There is a notion that the history of Britain has been written by the Whigs, and that they have put their moderate progressive slant on events. Lady Antonia Fraser would certainly fall into that mould. She is famous enough as a historian for her family and marriages to not be the things that define her. But on this particular subject it is impossible not to remember that she is from a very political background. Her father was Lord Longford who served in a Labour government. She has a distinctly establishment background, and this is an account from the point of view of the establishment at the time. We don’t hear much from the point of view of the common man, or at least not directly. Their main role in the story is breaking the windows of the elites.
But although this perspective is not one that would please the Marxist, it doesn’t do the book any harm. The passing of the Great Reform Act was a drama, but the players in that drama were the establishment. It was perhaps the last time in British history where the personal role of the king was decisive. And while it was also the first time the people first showed any widespread desire for democracy, it was the elite’s reaction to that desire that actually made the history.
As I have said, Frasier has a reputation as an historian. I don’t think anyone can fault her as one, but the reason for reading her is that she has a great eye for character and can tell a good story. So I think it is better to regard her as a popular writer who uses history as her subject matter than anything else. And with this in mind this is what you should expect to get. It is basically a great story told in an interesting way. If you want to some more in depth analysis, well there is plenty of that about. But I think the skill of writing a book like this is rarer.
And it is a great story. How does a basically corrupt and clapped out institution reform itself? The case for reform was easy enough to make. Who could support a hill in Wiltshire having two members of parliament while Birmingham had none? But the two MPs for the hill had votes in the house. Not only that, they or their patrons had invested heavily in bribes to obtain the seat. Who was going to give up something that was not only highly advantageous but which they had paid a lot of money for.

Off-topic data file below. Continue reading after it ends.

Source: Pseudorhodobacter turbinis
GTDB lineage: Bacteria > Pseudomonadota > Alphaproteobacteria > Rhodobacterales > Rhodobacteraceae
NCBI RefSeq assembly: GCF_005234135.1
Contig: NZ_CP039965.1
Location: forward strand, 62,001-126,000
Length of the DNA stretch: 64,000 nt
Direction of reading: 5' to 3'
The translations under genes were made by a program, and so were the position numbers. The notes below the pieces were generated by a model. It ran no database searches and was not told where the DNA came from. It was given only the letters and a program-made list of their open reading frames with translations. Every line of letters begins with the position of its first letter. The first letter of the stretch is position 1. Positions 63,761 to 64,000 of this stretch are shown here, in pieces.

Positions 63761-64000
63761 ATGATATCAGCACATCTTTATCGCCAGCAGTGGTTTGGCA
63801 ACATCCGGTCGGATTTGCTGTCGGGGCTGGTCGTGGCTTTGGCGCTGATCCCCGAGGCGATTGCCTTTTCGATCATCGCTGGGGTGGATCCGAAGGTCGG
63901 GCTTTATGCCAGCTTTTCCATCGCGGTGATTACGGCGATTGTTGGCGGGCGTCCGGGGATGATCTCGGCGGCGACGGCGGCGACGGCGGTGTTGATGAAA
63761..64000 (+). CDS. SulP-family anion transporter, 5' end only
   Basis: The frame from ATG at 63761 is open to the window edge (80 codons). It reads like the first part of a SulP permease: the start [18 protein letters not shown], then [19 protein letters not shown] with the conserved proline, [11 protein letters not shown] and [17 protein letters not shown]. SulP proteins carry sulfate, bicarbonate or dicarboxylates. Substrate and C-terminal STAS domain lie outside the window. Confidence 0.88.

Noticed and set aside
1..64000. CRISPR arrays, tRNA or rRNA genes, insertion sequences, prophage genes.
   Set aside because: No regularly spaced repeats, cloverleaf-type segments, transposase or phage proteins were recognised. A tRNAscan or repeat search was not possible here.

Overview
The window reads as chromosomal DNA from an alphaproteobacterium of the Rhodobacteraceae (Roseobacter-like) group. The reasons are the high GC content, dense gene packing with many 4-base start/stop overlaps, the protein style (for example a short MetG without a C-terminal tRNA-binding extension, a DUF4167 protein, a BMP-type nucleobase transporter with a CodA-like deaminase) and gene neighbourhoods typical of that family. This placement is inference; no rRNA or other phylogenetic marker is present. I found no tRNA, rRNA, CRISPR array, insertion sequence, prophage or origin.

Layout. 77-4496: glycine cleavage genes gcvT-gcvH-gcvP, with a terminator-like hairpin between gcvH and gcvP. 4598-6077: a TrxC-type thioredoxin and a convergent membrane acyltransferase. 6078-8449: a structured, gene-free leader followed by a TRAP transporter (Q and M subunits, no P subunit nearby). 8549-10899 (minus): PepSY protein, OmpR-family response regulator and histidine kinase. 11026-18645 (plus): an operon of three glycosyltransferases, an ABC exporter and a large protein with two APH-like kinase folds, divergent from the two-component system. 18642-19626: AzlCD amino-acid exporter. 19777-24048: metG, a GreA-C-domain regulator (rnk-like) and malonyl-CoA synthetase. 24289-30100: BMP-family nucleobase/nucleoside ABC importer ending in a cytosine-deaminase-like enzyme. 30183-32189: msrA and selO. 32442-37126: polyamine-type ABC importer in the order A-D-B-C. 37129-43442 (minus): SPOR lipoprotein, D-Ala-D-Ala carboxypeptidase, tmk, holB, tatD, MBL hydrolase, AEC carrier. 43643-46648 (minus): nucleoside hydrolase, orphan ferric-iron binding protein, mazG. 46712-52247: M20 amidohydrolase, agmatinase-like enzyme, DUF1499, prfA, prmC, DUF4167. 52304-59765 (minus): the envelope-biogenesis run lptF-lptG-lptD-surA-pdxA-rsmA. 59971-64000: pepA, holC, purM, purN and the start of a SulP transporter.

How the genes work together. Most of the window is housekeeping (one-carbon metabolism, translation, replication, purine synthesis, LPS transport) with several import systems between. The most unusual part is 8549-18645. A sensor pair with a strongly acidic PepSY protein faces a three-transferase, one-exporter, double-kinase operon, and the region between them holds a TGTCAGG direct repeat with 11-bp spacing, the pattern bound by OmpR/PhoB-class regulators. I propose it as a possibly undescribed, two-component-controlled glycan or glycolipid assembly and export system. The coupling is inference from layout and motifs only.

If this book has a hero it is Lord Grey who somehow managed, with great skill, to contrive the narrowest of majorities for the first stage of the reform. (That is a mathematically correct as well as metaphorically; the majority was one.)
But the problem was getting reform through the House of Lords. You only had to read the label. It is a bit hard to imagine in these days of political alienation, but the political developments in Westminster were being followed with great interest across the country. Petitions poured in from all parts of the kingdom. When the lords predictably blocked reform, the mood turned ugly. There has never been a classical revolution in Britain, but the agitation for the reform bill came close. There were riots in the west. An attempt was made to break open a prison in Derby and law and order broke down completely in Nottingham.